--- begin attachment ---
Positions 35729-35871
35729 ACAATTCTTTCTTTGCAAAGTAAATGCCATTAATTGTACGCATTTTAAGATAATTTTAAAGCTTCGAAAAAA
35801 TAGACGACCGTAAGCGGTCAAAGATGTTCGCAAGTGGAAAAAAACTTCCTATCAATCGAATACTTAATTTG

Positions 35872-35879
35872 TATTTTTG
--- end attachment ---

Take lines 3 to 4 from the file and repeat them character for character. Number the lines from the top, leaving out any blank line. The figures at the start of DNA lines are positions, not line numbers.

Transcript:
35801 TAGACGACCGTAAGCGGTCAAAGATGTTCGCAAGTGGAAAAAAACTTCCTATCAATCGAATACTTAATTTG

Positions 35872-35879